China has shown it can be bullied by the US on the currency but with a less antagonistic President, they might attempt to weaken the yuan. We have already strarted to see USD/CNH pushing further, while DXY bounced off the neckline of its inv H&S seen in the above video. 

Other countries will also have to continue to navigate US currency policy. Switzerland was named a currency manipulator in the latest Treasury report and that gives the Biden administration some leverage as they enter office.

With the presidential inauguration out of the way, we keep an open mind as the policies of the new administration start to unfold-- Tax decisions, energy policy and foreign/econ policy vis-a-vis China. The past four years has certainly taught everyone to be ready for anything.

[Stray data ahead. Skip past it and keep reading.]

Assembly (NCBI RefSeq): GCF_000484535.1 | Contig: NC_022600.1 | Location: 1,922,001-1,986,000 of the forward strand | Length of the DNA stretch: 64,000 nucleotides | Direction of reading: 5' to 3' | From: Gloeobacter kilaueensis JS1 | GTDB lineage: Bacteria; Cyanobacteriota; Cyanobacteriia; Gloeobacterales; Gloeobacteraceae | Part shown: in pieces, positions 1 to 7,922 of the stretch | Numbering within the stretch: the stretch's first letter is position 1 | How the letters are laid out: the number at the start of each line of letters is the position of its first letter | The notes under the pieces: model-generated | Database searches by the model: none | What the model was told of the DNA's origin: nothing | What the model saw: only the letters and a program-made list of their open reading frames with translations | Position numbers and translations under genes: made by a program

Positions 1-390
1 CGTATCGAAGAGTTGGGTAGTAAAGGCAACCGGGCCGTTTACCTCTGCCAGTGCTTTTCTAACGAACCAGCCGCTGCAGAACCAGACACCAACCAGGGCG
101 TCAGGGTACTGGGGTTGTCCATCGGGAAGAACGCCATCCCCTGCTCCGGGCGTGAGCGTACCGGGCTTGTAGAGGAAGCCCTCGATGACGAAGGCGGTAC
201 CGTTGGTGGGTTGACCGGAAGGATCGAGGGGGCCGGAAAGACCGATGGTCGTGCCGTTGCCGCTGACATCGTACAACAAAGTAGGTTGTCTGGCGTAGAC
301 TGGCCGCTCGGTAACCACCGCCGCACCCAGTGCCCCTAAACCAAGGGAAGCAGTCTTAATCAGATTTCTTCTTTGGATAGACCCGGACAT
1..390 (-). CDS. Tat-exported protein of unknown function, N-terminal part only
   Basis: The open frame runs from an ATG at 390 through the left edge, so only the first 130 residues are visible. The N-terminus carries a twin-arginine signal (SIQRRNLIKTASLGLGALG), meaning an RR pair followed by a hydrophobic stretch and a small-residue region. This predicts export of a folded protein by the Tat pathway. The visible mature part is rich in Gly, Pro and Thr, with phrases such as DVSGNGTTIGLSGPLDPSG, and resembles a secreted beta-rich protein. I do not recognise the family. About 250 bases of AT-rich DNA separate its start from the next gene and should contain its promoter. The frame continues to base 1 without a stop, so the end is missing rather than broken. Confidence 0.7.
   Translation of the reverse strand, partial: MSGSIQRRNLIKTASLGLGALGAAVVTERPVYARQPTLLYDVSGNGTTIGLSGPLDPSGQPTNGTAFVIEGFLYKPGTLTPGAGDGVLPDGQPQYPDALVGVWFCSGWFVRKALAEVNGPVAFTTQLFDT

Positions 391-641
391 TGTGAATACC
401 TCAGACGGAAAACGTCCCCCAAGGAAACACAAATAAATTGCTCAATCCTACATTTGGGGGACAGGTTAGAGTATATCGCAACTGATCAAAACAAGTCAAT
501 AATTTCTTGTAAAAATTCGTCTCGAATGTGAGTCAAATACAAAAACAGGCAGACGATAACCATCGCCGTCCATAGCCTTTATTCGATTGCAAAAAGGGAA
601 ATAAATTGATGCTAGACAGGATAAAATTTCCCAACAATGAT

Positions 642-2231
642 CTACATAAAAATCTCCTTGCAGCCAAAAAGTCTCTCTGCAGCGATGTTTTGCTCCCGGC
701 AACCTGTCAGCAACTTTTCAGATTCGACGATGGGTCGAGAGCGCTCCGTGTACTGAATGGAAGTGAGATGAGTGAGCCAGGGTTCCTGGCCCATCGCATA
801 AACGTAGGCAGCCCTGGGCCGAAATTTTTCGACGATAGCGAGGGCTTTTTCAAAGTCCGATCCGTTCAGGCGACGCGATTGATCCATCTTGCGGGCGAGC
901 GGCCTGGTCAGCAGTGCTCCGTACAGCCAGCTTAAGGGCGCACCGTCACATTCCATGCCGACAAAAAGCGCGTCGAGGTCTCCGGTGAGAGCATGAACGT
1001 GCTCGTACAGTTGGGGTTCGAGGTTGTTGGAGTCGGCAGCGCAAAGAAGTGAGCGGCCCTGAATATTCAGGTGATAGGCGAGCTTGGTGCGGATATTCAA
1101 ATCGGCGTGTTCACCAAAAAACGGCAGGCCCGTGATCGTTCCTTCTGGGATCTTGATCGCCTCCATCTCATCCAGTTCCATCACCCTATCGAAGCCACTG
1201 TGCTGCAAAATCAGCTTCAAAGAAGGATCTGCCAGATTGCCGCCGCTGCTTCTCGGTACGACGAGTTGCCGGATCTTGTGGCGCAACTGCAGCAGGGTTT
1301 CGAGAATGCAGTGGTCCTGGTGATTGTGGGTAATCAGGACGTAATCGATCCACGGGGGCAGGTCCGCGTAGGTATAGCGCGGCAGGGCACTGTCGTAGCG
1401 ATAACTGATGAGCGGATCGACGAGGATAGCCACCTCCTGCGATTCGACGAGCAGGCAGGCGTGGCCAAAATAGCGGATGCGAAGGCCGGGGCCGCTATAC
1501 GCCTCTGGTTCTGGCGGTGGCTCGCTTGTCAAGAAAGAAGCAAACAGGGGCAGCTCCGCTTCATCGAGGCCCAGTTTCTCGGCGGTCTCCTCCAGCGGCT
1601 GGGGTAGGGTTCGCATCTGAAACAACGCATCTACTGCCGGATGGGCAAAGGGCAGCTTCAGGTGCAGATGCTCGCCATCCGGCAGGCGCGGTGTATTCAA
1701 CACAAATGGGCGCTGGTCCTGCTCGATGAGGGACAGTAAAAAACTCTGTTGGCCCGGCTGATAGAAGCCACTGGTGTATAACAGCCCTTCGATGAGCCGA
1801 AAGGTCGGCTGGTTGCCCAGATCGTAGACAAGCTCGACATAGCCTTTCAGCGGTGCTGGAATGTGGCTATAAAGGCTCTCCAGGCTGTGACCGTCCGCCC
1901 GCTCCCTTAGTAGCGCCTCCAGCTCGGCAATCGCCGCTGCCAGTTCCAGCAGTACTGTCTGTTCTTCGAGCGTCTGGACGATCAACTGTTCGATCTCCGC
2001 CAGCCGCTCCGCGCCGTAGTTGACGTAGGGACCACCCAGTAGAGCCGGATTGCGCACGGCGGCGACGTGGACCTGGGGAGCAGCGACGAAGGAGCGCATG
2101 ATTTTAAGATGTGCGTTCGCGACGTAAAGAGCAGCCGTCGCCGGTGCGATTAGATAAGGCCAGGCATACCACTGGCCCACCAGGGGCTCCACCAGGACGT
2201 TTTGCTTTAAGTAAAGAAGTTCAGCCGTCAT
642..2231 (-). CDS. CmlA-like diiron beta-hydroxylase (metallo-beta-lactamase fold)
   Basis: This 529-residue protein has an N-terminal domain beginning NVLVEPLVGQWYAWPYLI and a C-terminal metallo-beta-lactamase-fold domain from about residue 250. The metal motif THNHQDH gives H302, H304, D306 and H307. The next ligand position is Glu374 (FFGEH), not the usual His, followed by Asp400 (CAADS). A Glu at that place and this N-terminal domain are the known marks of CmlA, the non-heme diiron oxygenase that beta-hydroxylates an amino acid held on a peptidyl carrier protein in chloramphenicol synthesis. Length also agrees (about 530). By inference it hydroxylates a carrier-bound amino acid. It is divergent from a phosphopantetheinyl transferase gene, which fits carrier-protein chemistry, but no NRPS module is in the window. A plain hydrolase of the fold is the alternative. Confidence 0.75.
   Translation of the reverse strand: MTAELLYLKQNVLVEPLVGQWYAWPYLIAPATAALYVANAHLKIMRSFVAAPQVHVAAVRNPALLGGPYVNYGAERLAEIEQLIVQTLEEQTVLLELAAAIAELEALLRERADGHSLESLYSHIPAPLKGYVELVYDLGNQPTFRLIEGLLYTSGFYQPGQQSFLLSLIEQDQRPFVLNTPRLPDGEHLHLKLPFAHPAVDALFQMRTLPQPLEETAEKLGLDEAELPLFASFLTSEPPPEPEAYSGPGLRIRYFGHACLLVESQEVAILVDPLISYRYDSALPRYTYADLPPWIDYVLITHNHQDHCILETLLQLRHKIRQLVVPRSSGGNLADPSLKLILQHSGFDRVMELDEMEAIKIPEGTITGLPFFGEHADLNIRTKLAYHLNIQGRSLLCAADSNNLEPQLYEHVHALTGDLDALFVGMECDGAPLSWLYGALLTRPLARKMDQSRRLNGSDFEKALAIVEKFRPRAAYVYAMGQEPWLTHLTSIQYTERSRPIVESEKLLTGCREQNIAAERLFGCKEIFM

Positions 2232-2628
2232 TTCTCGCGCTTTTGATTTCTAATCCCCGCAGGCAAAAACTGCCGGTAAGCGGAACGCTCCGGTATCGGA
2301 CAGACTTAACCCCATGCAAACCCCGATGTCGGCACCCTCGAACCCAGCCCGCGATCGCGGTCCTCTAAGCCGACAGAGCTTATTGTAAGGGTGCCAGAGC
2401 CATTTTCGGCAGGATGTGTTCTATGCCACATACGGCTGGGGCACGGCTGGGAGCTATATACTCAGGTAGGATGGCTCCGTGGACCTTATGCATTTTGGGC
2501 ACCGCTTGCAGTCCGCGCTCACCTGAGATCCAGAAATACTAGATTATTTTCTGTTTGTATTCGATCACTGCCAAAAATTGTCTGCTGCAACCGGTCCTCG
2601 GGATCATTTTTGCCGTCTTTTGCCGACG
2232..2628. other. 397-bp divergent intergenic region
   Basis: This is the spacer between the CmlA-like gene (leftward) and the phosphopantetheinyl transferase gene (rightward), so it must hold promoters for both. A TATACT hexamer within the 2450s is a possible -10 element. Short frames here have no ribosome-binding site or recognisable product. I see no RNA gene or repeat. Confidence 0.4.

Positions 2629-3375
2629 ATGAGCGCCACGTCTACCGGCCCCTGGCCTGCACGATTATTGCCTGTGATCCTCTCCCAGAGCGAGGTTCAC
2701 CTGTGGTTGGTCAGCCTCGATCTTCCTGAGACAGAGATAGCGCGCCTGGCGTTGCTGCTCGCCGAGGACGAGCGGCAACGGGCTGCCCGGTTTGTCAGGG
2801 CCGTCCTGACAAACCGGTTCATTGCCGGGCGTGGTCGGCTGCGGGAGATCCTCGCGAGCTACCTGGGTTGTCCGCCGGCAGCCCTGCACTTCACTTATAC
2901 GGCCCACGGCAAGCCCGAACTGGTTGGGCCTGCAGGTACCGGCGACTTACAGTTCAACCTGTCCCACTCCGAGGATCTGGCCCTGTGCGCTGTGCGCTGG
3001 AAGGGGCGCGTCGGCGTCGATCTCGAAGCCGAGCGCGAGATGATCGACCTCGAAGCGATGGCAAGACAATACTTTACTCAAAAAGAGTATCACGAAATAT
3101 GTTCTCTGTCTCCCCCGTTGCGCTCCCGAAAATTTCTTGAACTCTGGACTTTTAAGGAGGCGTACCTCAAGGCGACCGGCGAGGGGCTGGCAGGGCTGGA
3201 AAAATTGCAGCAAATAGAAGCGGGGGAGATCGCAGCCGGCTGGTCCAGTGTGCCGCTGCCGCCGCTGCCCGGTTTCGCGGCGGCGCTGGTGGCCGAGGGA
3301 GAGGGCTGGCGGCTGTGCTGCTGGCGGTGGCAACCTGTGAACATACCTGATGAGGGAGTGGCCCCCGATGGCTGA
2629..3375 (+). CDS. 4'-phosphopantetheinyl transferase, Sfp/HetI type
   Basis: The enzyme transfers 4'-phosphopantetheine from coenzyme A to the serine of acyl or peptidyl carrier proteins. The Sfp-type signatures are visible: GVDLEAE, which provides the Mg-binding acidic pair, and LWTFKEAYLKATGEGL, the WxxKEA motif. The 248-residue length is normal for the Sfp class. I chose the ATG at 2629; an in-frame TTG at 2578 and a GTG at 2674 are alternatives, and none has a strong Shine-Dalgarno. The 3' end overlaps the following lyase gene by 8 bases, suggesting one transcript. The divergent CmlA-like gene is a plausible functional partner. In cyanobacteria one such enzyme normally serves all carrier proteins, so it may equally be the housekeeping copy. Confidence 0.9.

Savings Watch from Central Banks

Jan 21, 2021 23:47 | by Adam Button

USD weakness extended anew as the ECB leaned towards guarded optimism in Thursday's meeting. ECB policy makers continue to be more pre-occupied with the deflationary obstacles to recovery. Earlier this week, policy makers at the BOE and BoC highlighted that the fate of accumulating personal savings were vital to the economic outlook once the pandemic has passed. On Wednesday, Ashraf posted the below chart to the WhatsApp Broadcast Group, highlighting a possible recurrence of the Dec 8 peak, which triggered a $50 drop pullback before later bouncing towads the 1950s. Stay alert. 

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Savings Watch from Central Banks - Gold Daily Jan 20 2021 (Chart 1)